It seems a bit unfair to believe that even after taking all the necessary safety precautions, you might still be at risk of HIV from needle stick punctures or syringes. Because these types of injuries are a reality for those regularly in contact with needles, it’s worth exploring the actual HIV risk posed by infected needles, and whether extra measures need to be in place. First, a few fast facts.
In HIV testing, body fluids are the ones involved in knowing whether you have the virus or not blood sample is not a must as many people think. Oral HIV test uses the antibodies in your immune system to test whether you are HIV positive or negative. You can visit this link for more info.
The weak immune system can be identified from the mouth since there are different HIV teeth and mouth symptoms that are commonly experienced. In the past when little information was available about HIV, dentists were among the first to identify the weakening immune system of the patients on the dental chair.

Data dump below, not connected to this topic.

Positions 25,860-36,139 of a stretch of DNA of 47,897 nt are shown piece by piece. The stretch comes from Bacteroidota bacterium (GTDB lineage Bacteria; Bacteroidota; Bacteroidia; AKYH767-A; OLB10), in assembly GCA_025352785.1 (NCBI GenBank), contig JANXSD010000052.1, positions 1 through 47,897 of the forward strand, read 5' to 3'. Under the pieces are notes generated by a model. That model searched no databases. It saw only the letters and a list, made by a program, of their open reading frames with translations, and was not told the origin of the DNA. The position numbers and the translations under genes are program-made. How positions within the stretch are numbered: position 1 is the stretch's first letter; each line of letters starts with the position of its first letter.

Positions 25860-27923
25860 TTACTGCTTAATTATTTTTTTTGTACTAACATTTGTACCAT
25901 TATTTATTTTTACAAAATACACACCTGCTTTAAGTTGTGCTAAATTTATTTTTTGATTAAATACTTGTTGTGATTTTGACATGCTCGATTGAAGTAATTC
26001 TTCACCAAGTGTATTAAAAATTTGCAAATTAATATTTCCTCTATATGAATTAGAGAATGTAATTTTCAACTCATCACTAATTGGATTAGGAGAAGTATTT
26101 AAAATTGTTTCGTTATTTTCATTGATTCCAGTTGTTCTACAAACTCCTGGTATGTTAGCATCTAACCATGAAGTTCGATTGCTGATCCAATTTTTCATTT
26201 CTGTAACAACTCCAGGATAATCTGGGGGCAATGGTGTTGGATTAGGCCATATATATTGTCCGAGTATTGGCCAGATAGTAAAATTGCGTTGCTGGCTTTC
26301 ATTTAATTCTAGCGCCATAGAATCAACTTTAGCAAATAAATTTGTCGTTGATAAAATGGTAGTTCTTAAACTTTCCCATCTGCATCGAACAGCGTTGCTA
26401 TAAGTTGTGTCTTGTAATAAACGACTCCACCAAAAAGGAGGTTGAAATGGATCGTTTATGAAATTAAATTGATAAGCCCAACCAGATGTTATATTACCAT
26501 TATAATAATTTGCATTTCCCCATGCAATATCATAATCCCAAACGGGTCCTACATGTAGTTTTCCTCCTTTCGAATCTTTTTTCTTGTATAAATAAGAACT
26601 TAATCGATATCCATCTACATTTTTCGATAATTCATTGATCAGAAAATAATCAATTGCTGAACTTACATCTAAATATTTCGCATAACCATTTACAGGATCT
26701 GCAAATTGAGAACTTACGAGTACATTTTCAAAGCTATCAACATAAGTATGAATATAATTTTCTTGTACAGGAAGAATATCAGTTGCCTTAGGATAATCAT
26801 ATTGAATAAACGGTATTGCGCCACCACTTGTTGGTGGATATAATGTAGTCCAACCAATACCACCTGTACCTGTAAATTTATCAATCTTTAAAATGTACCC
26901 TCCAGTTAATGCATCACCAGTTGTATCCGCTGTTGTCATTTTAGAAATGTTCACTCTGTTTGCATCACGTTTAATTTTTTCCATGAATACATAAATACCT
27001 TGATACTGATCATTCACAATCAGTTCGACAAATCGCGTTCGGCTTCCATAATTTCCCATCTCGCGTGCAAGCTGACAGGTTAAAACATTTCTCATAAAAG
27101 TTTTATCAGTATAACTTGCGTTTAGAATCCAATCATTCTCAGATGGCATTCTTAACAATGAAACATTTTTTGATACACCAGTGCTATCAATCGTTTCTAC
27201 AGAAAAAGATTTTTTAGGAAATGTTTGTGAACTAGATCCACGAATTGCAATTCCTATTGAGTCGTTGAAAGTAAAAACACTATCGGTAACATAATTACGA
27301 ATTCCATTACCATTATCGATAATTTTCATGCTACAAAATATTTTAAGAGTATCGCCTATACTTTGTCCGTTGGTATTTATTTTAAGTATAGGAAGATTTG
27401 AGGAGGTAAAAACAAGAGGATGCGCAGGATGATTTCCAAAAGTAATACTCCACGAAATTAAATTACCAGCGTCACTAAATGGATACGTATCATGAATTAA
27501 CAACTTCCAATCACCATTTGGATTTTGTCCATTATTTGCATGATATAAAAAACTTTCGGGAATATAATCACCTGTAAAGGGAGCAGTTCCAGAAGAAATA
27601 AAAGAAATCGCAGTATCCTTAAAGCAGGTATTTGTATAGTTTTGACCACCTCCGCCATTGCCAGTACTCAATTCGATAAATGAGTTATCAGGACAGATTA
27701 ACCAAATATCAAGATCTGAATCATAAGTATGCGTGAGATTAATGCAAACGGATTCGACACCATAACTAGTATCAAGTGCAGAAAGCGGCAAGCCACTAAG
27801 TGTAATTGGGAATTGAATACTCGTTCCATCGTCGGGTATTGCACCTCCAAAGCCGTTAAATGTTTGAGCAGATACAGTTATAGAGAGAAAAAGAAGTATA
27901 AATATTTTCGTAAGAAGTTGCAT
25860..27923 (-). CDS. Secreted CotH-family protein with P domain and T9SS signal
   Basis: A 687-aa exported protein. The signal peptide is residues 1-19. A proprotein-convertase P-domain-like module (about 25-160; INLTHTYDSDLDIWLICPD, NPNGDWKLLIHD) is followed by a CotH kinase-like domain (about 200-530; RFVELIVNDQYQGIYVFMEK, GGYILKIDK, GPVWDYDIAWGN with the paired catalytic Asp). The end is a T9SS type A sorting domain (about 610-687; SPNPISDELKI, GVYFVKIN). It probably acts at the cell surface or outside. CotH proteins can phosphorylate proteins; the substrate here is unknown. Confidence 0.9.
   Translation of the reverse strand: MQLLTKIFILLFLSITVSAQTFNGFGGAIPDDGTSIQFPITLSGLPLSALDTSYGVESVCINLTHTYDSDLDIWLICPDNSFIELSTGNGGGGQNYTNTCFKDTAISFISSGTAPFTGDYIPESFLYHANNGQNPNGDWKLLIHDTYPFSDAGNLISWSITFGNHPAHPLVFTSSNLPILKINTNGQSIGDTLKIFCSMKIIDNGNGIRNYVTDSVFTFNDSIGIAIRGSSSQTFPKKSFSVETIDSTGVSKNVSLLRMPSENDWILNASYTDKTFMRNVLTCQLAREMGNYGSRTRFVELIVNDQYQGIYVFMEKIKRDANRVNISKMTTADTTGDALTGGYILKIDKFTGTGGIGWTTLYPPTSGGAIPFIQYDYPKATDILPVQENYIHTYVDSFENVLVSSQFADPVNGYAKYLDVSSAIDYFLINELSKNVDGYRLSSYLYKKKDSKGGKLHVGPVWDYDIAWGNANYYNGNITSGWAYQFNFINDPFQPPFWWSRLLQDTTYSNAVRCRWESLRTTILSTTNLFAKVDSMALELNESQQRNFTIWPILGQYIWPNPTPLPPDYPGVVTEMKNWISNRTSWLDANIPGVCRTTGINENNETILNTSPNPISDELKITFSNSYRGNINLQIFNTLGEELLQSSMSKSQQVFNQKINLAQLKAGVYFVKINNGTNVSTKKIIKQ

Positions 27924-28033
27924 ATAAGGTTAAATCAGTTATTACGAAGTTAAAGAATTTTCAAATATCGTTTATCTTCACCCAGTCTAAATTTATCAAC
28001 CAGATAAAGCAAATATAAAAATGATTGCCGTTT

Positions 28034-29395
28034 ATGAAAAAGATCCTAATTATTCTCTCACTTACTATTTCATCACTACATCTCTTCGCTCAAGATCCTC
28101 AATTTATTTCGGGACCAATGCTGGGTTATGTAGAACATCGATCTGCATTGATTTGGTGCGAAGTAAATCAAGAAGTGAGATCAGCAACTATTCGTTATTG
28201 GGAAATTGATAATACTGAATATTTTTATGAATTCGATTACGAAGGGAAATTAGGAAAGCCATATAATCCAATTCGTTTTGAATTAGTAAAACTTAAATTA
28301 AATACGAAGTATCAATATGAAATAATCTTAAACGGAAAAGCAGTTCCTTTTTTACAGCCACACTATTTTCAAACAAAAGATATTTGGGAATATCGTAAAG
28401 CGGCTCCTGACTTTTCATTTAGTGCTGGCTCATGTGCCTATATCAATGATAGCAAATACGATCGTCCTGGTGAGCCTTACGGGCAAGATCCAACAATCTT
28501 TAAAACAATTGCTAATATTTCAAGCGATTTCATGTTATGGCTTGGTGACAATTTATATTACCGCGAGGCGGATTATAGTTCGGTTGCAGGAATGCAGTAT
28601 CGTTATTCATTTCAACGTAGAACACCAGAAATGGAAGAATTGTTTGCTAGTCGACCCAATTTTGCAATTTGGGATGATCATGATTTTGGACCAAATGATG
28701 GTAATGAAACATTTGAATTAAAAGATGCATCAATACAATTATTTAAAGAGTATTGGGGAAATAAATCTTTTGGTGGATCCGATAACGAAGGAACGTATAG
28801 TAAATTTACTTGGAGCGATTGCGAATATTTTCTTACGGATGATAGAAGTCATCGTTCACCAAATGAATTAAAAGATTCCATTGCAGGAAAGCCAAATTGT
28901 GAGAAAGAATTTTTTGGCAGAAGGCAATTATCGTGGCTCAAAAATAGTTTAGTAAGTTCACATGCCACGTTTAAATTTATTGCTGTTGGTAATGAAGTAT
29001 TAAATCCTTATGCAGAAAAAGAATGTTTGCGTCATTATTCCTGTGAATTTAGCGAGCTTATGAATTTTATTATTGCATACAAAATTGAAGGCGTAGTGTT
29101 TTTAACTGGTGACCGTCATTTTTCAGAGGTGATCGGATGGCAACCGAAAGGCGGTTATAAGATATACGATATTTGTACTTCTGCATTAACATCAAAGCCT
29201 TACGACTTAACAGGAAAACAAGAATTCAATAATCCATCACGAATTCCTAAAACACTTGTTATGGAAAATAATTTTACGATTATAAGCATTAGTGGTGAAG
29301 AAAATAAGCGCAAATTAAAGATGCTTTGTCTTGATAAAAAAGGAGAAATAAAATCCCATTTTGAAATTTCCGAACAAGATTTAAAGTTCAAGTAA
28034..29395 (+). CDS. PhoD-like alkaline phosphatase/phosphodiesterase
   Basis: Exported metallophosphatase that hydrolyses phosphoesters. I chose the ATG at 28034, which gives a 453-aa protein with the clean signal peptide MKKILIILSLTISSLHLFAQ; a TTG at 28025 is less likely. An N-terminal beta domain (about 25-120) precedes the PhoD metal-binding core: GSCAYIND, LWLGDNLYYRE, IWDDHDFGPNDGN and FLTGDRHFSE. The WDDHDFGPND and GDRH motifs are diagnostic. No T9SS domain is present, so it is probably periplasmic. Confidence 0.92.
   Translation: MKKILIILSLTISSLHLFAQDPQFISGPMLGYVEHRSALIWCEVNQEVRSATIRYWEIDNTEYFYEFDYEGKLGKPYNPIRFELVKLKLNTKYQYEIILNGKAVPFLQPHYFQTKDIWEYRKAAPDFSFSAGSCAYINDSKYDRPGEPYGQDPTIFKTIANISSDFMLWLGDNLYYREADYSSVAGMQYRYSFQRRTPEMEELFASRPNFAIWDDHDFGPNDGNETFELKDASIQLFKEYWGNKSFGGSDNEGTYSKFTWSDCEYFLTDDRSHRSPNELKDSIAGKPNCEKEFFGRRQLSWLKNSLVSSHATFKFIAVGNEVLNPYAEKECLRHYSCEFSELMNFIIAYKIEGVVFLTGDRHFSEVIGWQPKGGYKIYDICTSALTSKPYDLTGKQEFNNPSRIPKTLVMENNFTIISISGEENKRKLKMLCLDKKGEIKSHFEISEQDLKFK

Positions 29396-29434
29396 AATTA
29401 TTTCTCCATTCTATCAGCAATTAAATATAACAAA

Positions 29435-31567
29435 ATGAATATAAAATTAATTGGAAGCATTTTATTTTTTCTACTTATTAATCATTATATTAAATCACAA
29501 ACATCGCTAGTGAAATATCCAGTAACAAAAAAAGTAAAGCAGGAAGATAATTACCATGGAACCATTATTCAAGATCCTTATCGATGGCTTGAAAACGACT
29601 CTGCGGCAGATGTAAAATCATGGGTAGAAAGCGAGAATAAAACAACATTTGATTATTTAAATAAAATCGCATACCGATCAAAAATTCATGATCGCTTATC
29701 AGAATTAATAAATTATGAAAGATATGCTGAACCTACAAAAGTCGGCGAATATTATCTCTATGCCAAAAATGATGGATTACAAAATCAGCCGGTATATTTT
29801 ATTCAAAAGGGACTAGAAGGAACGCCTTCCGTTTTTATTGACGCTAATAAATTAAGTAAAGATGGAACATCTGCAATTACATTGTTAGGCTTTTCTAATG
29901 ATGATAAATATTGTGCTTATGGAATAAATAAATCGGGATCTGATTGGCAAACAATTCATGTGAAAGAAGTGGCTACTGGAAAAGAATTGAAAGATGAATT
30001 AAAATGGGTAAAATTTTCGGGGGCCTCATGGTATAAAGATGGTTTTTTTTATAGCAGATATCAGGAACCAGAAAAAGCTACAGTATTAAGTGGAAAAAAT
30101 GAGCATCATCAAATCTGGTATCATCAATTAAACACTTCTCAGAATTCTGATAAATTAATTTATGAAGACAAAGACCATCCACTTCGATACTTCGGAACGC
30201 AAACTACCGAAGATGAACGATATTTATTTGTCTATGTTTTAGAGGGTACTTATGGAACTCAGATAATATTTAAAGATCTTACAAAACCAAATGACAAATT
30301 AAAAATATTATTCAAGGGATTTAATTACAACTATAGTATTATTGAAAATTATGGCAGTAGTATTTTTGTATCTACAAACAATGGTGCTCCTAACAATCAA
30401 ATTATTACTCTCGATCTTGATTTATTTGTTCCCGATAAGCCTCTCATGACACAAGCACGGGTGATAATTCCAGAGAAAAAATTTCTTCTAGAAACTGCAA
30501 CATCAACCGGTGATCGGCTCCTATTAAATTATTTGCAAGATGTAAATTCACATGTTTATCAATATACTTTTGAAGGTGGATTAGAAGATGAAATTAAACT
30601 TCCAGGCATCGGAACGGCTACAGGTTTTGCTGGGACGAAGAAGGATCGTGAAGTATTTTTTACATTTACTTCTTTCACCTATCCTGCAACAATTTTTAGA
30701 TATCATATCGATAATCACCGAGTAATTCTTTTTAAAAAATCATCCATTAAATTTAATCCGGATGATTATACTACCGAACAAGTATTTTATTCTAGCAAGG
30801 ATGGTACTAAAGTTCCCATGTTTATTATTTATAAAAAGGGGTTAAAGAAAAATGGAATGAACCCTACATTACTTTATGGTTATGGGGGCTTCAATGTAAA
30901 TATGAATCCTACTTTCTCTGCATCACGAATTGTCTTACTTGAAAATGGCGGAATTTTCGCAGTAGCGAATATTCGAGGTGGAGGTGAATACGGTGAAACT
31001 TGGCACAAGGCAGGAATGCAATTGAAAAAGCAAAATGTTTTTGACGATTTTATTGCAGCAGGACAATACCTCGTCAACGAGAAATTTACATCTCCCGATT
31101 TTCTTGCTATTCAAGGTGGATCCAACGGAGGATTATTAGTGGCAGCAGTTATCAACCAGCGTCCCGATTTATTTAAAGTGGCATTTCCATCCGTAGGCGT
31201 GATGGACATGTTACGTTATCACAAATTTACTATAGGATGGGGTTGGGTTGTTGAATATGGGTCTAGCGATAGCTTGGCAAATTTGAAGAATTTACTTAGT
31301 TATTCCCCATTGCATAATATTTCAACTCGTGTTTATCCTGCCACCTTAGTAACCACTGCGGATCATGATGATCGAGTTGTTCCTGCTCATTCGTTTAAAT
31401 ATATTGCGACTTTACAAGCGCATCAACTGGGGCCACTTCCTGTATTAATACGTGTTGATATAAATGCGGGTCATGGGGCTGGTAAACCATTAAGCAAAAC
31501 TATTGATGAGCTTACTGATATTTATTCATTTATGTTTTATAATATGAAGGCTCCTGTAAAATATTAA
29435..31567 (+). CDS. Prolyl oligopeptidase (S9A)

HIV gingivitis is an inflammatory gum disease that arises in people suffering from HIV. People who suffer from HIV are more likely to develop HIV gingivitis than those who don’t. Due to their decreased immune system, people with HIV are at more risk of developing a wide range of infections and diseases, including ones in the mouth like cold sores, thrush, tooth decay, and oral warts. Some of these diseases are common only to people who have HIV, however, anyone can develop gingivitis. It is recommended to get your teeth checked up and cleaned biannually to prevent this gum disease to develop.
People who are HIV positive often struggle with specific oral issues. There are more than a dozen oral health problems people who are diagnosed with HIV and/or AIDS are more prone to and one of which is bone loss around teeth. This often lead to tooth loss but it can be rectified with dental implants. If you’re intrested to have it for less, you can visit https://www.ddiidentistgosford.com.au/dental-implants-bali/ for more info.
Are you about to be operated in a hospital and wonder, do they test for HIV before surgery? No, they don’t, as this is not common for surgical procedures. However, this is up for debate, as it’s revealed that some hospitals are doing the tests without the consent of the patient.